Focusing on the experience of seven countries over the period from 1975 to 1998, this study analyzes the monetary consequences of banking crises in Chile (1981–87), Colombia (1982–88), Denmark (1987–92), Japan (1992–98), Kenya (1985–89 and 1992–95), Malaysia (1985–88), and Uruguay (1981–85). The dates in parentheses correspond to the periods identified by Caprio and Klingebiel (1996) and Lindgren, Garcia, and Saal (1996) as banking crisis episodes.

The sample in this paper is restricted to only seven countries due to data constraints and because the detailed empirical methodology pursued makes it difficult to implement this approach for a larger number of countries. Though limited, this sample is diverse in that it covers a number of geographical regions, focuses on countries with banking sectors of different sizes, and includes both developing and developed countries.5 Developing countries tend to be more volatile than developed countries, and governments in the former set of countries usually have fewer policy tools at their disposal.6 Thus, it is interesting to study whether there are systemic differences in the monetary impact of crises across these groups of countries.

For each country, cointegration analysis and error correction modeling are used to obtain appropriate dynamic specifications for money and prices. Parameter constancy tests are conducted on the estimated money demand equations to study whether money demand becomes unstable during crisis periods. Finally, parameter constancy tests are also performed to determine whether crises cause structural breaks in the relation between prices and monetary indicators.

With the exception of Uruguay, no systemic cross-country evidence is found that banking crises cause money demand instability in the sample.7 Also, the paper finds that money, exchange rates, foreign prices, and domestic interest rates are significant indicators of price behavior, even during crisis periods. Finally, the results on price stability are mixed. While most of the coefficients in the price equations are not affected by banking crises, for three of the seven countries, evidence of instability (primarily variance nonconstancy) is found in these equations.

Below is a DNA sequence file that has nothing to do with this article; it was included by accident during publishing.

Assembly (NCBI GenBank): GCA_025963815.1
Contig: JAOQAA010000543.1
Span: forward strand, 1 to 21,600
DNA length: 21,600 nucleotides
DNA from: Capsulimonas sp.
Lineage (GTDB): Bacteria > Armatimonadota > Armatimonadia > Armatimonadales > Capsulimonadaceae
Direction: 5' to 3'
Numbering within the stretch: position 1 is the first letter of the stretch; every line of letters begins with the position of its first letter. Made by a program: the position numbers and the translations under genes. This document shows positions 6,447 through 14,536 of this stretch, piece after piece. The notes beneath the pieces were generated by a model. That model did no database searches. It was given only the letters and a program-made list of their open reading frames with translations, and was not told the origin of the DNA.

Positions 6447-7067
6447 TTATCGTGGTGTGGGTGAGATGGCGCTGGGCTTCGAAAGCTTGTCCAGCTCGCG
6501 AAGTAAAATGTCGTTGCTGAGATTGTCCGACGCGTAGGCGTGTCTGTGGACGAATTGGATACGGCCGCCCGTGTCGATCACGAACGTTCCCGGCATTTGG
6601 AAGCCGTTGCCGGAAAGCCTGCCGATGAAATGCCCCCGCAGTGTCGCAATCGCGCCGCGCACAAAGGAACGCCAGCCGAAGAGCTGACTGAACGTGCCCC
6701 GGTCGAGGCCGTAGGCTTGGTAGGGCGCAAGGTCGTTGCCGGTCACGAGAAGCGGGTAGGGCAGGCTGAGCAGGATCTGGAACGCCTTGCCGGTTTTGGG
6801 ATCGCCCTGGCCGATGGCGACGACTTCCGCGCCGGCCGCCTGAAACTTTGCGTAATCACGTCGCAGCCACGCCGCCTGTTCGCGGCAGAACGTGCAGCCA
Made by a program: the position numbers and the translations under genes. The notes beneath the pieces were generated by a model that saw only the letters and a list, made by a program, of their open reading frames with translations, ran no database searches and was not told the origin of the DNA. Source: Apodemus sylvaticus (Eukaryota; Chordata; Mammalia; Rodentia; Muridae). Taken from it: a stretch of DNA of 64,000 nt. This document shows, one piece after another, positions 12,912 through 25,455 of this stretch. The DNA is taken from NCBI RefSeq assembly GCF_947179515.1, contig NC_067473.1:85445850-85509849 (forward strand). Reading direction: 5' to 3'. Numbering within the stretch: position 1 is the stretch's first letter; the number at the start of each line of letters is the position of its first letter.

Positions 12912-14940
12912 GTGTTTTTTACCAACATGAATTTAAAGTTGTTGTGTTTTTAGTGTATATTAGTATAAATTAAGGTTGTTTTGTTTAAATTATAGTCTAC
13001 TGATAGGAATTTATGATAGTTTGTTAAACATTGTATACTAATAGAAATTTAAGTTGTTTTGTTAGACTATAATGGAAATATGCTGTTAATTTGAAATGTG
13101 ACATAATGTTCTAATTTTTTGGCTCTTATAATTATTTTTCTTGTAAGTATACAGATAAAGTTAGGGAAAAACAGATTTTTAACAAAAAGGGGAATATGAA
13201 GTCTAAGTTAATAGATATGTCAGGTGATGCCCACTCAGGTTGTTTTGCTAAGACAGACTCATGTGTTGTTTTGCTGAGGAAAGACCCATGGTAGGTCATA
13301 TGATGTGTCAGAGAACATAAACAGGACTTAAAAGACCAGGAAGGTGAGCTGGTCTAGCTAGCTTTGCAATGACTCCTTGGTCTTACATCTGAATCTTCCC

I. An Anatomy of the Crises Under Study

This section presents a summary of the causes, scope, and monetary impact of the banking crises under study.8 In particular, it focuses on the salient features of these crises, trying to draw similarities across countries where appropriate and to highlight differences when these are significant.

Causes

Most of the crises studied coincided with business cycle downturns brought about by external and/or internal factors. In all cases, the deterioration in economic conditions severely weakened the health of the financial institutions in these countries, precipitating the banking crises that followed.

In Chile, for example, following five years of rapid growth (averaging 8 percent annually), macroeconomic conditions shifted by the end of the 1970s. As the price of copper (Chile’s main export at the time) collapsed, international interest rates rose, and foreign capital inflows shrank; the economy entered into a recession in 1982-83.

In Colombia, growth decelerated sharply between 1981-82. After reaching rates of 4 percent or higher every year since the mid-1970s, real GDP growth decelerated to 2 percent in 1981 and only 1 percent in 1982.

In Uruguay, both policy inconsistencies and external factors led to a rapid deterioration in Uruguay’s economic and financial performance beginning in the late 1970s. In large measure as a result of the recession in the world economy and due to policy adjustments undertaken by Argentina and Brazil, demand for Uruguayan exports weakened. Adverse terms of trade shocks, together with rising world interest rates, negatively impacted the current account and output growth. Real GDP growth decelerated to about 2 percent in 1981, and in 1982, GDP declined by almost 10 percent.